Acknowledge photo band

A New Minor in Ethics: The Right Thing to Do 

In 2009, Timothy Faith-Rosley ’11 asked his Christian Ethics professor, Laura Hartman, why Augustana didn’t offer a minor in ethics. She wondered the same—and was told by her department chair, Dan Lee, that the college used to offer an ethics minor. Laura decided to bring it back.

And so began a three-year collaboration between the departments of religion and philosophy to draft a curriculum, take their motion to their academic division, revise, put it before the EPC (more revisions), present it to the Dean of the College (more tweaks), get it approved by the Faculty Senate, and finally offer a 21-credit minor in ethics at Augustana.

While an ethics program is rare among colleges in the Midwest, Laura thinks the study of ethics, which concerns the study of right and wrong, good and bad—and the reasoning behind such judgments—is highly appropriate for students in any discipline. Students in public-focused fields such as business, education, law or the health professions are excellent candidates for an ethics minor.

“When you deal with the public, you’re dealing with people who are vulnerable and valuable, and who deserve to be treated ethically,” she said.

“This is a society that is changing, and with every new change there are new voices and new ethical questions,” she continued. “Whenever new technology is introduced, there are new ethical questions. In class yesterday we discussed Facebook. Who is appropriate to ‘friend’? What is appropriate to share? What are the legal issues?” 

Future employers of students who minored in ethics will know these graduates have the experience to address such questions rationally and readily. Although Timothy graduated too soon for an ethics minor, Lillian Pickens ’14 added the minor this week. Lilli chose a major in religion specifically because of her interest in ethics.

“I’m thrilled that the minor incorporates both the religion department and the philosophy department, because it provides different approaches and perspectives,” she said. “I would encourage more students to consider the ethics minor, because it addresses challenging questions in our society, and thus provides many options for personal growth.”

Working the Plan: Meet the Chicagoland Office 

Strategic Imperative 2: Adopt innovative practices for recruitment and retention 

A first priority of Imperative 2 in the Affirm, Assure and Assess strategic plan is to “Strengthen the college’s outreach and reputation in the Chicago area to sustain our place in our primary market even as we extend our geographic reach.”

Augustana’s new Chicagoland Office hosted its first event in early December. Director of Admissions-Chicago Region Courtney Wallace, and Assistant Director of Admissions Jenna Muench hosted more than 65 people in the Lombard office, setting the stage for a location already paying dividends for Augustana.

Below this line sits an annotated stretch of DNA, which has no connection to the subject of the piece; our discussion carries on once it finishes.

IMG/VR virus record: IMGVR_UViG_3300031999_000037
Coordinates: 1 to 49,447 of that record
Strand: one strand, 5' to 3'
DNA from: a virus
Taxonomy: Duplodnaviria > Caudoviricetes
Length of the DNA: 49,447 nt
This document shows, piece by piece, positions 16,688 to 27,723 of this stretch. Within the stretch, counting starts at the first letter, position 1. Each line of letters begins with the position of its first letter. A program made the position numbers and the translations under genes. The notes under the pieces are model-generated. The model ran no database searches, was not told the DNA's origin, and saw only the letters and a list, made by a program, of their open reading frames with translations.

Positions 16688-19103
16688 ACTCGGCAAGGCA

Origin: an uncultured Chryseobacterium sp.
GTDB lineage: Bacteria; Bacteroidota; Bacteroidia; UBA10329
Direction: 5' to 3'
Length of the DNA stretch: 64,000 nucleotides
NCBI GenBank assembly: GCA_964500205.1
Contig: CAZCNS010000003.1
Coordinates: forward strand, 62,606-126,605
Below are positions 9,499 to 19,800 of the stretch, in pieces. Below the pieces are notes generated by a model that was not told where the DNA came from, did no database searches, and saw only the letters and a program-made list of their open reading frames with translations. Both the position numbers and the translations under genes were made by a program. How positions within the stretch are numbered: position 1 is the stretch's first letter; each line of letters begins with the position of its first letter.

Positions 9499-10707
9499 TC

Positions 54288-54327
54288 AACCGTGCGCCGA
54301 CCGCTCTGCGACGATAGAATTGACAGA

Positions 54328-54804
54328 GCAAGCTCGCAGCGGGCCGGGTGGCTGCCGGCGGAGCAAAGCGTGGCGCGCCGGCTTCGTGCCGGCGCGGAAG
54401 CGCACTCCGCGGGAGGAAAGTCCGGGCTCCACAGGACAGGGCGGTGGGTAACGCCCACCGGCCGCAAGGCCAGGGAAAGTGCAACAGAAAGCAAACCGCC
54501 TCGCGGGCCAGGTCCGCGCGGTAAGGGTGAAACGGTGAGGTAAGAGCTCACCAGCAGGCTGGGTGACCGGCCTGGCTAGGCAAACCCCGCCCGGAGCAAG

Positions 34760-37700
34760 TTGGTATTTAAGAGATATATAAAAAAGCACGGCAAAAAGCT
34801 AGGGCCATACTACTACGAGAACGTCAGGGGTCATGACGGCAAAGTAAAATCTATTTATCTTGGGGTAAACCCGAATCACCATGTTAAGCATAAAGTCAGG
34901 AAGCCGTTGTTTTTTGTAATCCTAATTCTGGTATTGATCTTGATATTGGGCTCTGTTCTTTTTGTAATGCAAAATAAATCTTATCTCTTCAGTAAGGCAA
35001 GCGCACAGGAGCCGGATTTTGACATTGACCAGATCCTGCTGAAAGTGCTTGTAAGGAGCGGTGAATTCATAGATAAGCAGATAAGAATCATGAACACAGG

With more than 50% of our targeted prospective students living within an hour of Lombard, the Chicagoland Office offers a convenient place for families to connect with Augustana. The office has hosted several guidance counselors (important influencers) for meetings, and one counselor brought high school students to interview. In the past, Augustana counselors met students at their high schools or a local Starbucks. Now, a welcoming office with an Augie Choice banner, photos of campus, Augie brochures, and student and alumni profiles are at Courtney's and Jenna's fingertips, creating a more worthwhile impression of our brand.

Courtney touts the office as a distinct advantage. “This convenient location and the opportunity to demonstrate the quality environment students will come to expect from Augustana is a tremendous plus as we compete with colleges in the Chicago area,” she said. 

Besides admissions, other Augustana offices have taken advantage of the Chicagoland Office. Coaches have hosted events and meetings, bringing 125 additional visitors. The Career Center arranged current student interviews with Chicago businesses. The alumni board is considering the space for future meetings. Overall, the Chicagoland Office reflects the professionalism and pride we hold as hallmarks of Augustana. If you’re planning to be in the area, contact Courtney or Jenna to arrange a visit.

Field Notes

Drew Barnes ’14 is manager of the Augustana Photo Bureau and one of the photographers to be represented at Augustana Sights and Sounds, the annual show of student photography, videography and music performances at Bucktown Center for the Arts, Davenport, 6-9 p.m. on Friday, January 25. He describes the intensive project that combines his fascination with stars and photography.

This year I took on the biggest project of my photography career“Augustana Star Trails,” which highlights campus icons in the moving night sky. I've always had an interest in space, fueled by two astronomy classes I've taken at Augustana. Star trail photography often is done in locations with little to no light pollution, so I knew completing this project would be a challenge given the illumination of the Quad Cities.